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Postponing Global Adjustment: An Analysis of the Pending Adjustment of Global Imbalances

  • Edwin M. Truman

    ()

    (Institute for International Economics)

Halving the US current account deficit as a share of GDP is likely to impose a burden of $2,350 per capita on the United States, which explains why US policymakers want to postpone adjustment. The rest of the world relies on the economic stimulus of a widening US external deficit, which explains why they are not eager to see global adjustment. The paper examines three scenarios of exchange rate adjustments, calls on the Federal Reserve to take more account of the external deficit in its words and policy actions, and familiarly notes the need for US fiscal adjustment as part of an efficient adjustment process. Complementary policies are required in the rest of the world. The paper discusses the pattern of recent international capital flows and proposes an international reserve diversification standard to remove some of the uncertainty about the management of foreign exchange reserves.

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Paper provided by Peterson Institute for International Economics in its series Working Paper Series with number WP05-6.

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Date of creation: Jul 2005
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Handle: RePEc:iie:wpaper:wp05-6
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  1. Blanchard, Olivier & Giavazzi, Francesco & Sá, Filipa, 2005. "The US Current Account and the Dollar," CEPR Discussion Papers 4888, C.E.P.R. Discussion Papers.
  2. Gabriele Galati & Guy Debelle, 2005. "Current account adjustment and capital flows," BIS Working Papers 169, Bank for International Settlements.
  3. Maurice Obstfeld & Kenneth Rogoff, 2007. "The Unsustainable U.S. Current Account Position Revisited," NBER Chapters, in: G7 Current Account Imbalances: Sustainability and Adjustment, pages 339-376 National Bureau of Economic Research, Inc.
  4. Caroline L. Freund, 2000. "Current account adjustment in industrialized countries," International Finance Discussion Papers 692, Board of Governors of the Federal Reserve System (U.S.).
  5. Edwin M. Truman, 2001. "The International Implications of Paying Down the Debt," Policy Briefs PB01-07, Peterson Institute for International Economics.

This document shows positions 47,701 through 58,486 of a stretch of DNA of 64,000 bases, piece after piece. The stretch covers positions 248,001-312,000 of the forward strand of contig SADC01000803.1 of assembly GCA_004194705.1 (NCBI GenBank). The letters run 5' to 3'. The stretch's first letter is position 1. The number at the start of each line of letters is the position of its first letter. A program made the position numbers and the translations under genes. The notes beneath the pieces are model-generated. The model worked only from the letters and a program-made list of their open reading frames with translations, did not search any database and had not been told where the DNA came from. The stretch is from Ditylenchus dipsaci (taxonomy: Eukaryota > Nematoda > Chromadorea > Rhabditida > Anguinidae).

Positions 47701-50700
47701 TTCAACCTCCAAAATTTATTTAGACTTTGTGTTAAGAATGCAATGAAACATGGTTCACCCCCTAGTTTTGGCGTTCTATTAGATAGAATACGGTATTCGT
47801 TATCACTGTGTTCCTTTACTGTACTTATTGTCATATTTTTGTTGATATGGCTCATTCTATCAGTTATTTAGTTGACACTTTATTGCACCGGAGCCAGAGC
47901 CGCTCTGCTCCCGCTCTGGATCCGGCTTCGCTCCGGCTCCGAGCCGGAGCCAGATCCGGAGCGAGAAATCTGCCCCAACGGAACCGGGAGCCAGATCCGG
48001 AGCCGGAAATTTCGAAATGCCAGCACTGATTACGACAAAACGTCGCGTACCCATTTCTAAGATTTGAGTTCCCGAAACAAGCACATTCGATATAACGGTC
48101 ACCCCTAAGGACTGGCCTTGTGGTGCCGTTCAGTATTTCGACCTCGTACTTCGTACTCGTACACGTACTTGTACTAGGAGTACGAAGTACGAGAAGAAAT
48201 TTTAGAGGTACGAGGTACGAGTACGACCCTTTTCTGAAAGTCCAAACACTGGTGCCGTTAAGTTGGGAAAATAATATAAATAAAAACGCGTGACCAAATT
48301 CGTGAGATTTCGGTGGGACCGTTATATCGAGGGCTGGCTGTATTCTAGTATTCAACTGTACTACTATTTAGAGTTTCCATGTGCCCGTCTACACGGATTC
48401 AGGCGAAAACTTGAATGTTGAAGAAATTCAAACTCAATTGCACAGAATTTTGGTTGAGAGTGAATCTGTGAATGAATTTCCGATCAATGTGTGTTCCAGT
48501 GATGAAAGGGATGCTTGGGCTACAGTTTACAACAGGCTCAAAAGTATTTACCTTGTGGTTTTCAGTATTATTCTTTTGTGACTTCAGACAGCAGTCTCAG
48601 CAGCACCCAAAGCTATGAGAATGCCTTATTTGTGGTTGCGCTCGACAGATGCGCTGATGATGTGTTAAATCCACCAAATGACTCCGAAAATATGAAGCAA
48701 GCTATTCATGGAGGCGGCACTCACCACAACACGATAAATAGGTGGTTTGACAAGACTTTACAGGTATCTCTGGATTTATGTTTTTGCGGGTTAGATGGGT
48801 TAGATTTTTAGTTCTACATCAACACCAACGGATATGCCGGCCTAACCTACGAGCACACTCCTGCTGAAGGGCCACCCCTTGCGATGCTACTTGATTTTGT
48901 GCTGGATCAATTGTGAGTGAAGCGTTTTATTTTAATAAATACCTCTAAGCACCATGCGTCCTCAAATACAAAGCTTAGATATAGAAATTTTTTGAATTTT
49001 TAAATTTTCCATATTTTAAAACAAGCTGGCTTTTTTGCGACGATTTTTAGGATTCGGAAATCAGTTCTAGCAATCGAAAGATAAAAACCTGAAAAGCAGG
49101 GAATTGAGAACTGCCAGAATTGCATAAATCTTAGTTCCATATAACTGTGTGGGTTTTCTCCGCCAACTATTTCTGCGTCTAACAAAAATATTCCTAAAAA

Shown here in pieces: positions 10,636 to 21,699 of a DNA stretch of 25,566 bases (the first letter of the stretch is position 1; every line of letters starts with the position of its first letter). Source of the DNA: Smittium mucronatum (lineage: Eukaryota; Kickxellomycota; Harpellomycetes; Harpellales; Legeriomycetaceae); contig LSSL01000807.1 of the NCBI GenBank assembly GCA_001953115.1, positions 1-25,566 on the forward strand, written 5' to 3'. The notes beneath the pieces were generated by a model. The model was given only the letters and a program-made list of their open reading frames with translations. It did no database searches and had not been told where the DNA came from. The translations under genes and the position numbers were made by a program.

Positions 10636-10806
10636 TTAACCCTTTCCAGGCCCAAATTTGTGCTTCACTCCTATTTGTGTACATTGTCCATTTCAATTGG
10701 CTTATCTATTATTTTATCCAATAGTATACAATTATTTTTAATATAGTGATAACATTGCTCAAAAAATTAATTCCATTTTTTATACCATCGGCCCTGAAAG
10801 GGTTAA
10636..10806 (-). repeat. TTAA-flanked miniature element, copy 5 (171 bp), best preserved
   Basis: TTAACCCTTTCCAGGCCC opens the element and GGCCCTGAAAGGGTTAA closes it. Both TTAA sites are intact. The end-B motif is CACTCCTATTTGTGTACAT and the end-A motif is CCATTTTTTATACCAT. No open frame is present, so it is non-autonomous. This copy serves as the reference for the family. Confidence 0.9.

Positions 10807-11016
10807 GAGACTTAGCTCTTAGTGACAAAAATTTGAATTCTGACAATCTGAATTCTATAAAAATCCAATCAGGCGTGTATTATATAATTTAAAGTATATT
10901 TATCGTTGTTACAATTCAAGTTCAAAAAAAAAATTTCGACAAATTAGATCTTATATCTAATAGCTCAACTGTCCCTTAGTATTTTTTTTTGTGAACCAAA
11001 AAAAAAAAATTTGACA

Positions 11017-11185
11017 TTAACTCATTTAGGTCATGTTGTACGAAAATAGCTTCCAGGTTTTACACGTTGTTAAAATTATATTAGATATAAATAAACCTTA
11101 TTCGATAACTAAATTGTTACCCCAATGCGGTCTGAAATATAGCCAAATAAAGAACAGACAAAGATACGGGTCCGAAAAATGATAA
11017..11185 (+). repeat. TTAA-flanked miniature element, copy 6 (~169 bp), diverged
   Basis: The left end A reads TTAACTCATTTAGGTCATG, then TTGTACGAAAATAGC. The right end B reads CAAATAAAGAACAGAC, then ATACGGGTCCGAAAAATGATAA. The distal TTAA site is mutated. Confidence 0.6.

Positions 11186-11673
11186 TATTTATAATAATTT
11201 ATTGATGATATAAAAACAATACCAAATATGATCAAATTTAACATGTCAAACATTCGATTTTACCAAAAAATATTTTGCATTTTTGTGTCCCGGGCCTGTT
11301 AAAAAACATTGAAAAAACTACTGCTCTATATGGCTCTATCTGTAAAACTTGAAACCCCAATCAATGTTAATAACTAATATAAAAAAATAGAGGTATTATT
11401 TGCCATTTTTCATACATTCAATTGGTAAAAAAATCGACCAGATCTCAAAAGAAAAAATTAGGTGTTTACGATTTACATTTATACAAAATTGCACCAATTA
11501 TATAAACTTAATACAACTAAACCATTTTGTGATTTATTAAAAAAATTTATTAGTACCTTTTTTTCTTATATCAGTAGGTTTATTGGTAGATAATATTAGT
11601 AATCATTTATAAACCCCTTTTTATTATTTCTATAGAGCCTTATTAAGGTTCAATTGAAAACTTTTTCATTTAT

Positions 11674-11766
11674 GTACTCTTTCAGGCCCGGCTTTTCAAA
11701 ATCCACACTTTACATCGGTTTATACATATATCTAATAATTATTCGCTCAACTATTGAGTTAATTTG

6. David Hauner, 2006. "A Fiscal Price Tag for International Reserves," International Finance, Wiley Blackwell, vol. 9(2), pages 169-195, 08.
  7. Assaf Razin, 1993. "The Dynamic-Optimizing Approach to the Current Account: Theory and Evidence," NBER Working Papers 4334, National Bureau of Economic Research, Inc.
  8. Jeffrey A. Frankel & Andrew K. Rose, 1996. "Currency crashes in emerging markets: an empirical treatment," International Finance Discussion Papers 534, Board of Governors of the Federal Reserve System (U.S.).
  9. Philip R. Lane & Gian Maria Milesi-Ferretti, 2007. "A Global Perspective on External Positions," NBER Chapters, in: G7 Current Account Imbalances: Sustainability and Adjustment, pages 67-102 National Bureau of Economic Research, Inc.
  10. Matthew Higgins & Thomas Klitgaard, 2004. "Reserve accumulation: implications for global capital flows and financial markets," Current Issues in Economics and Finance, Federal Reserve Bank of New York, vol. 10(Sep).
  11. Michael P. Dooley & David Folkerts-Landau & Peter Garber, 2003. "An Essay on the Revived Bretton Woods System," NBER Working Papers 9971, National Bureau of Economic Research, Inc.
  12. Sachs, Jeffrey, 1982. " The Current Account in the Macroeconomic Adjustment Process," Scandinavian Journal of Economics, Wiley Blackwell, vol. 84(2), pages 147-59.
  13. Catherine L. Mann, 1999. "Is the U.S. Trade Deficit Sustainable?," Peterson Institute Press: All Books, Peterson Institute for International Economics, number 47.
  14. Andrew T. Levin & John H. Rogers & Ralph W. Tryon, 1997. "A guide to FRB/Global," International Finance Discussion Papers 588, Board of Governors of the Federal Reserve System (U.S.).
  15. repec:fip:fedgsq:y:2005:i:mar10 is not listed on IDEAS
  16. Hilary Croke & Steven B. Kamin & Sylvain Leduc, 2005. "Financial market developments and economic activity during current account adjustments in industrial economies," International Finance Discussion Papers 827, Board of Governors of the Federal Reserve System (U.S.).
  17. Ben S. Bernanke, 2005. "The global saving glut and the U.S. current account deficit," Speech 77, Board of Governors of the Federal Reserve System (U.S.).
  18. Michael P. Dooley & David Folkerts-Landau & Peter Garber, 2004. "The Revived Bretton Woods System: The Effects of Periphery Intervention and Reserve Management on Interest Rates & Exchange Rates in Center Countries," NBER Working Papers 10332, National Bureau of Economic Research, Inc.
  19. Mario Marazzi & Nathan Sheets & Robert J. Vigfusson & Jon Faust & Joseph Gagnon & Jaime Marquez & Robert F. Martin & Trevor Reeve & John Rogers, 2005. "Exchange rate pass-through to U.S. import prices: some new evidence," International Finance Discussion Papers 833, Board of Governors of the Federal Reserve System (U.S.).
  20. Thomas Laubach, 2003. "New evidence on the interest rate effects of budget deficits and debt," Finance and Economics Discussion Series 2003-12, Board of Governors of the Federal Reserve System (U.S.).
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